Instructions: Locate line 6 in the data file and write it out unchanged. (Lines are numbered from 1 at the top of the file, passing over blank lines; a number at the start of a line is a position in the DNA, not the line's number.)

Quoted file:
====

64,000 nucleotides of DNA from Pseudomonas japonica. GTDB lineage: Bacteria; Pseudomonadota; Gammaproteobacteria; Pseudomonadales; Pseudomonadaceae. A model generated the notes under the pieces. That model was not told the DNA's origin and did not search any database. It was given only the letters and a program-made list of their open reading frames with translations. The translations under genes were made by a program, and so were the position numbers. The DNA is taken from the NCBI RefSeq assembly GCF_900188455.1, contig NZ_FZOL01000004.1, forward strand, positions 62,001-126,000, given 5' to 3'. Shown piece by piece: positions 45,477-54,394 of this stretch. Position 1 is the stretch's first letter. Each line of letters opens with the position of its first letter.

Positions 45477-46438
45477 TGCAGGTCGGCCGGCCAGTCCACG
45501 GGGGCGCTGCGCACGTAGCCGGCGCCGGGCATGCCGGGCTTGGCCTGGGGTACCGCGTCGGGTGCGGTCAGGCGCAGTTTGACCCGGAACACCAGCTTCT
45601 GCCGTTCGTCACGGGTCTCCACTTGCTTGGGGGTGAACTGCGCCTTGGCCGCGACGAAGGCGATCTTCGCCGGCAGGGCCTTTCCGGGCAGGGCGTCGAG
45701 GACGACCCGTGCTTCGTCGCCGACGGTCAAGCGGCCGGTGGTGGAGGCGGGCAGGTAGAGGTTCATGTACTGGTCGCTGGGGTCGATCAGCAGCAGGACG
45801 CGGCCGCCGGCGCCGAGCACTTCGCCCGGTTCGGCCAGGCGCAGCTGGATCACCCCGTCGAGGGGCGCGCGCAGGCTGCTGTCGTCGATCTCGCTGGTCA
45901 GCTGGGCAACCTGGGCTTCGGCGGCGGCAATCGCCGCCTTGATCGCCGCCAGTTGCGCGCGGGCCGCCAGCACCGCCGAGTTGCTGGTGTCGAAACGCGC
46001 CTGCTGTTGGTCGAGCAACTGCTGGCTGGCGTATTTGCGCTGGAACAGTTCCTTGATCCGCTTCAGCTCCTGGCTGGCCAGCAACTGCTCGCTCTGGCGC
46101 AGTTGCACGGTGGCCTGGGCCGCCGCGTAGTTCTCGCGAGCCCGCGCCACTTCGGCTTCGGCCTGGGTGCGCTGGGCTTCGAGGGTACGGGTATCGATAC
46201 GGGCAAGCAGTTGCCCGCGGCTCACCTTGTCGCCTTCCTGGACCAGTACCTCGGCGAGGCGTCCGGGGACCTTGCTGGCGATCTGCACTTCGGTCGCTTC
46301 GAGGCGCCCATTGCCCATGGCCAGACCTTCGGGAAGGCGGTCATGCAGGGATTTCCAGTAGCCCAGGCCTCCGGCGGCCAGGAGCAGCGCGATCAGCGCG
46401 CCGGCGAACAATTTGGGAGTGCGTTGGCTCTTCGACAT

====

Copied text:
45701 GACGACCCGTGCTTCGTCGCCGACGGTCAAGCGGCCGGTGGTGGAGGCGGGCAGGTAGAGGTTCATGTACTGGTCGCTGGGGTCGATCAGCAGCAGGACG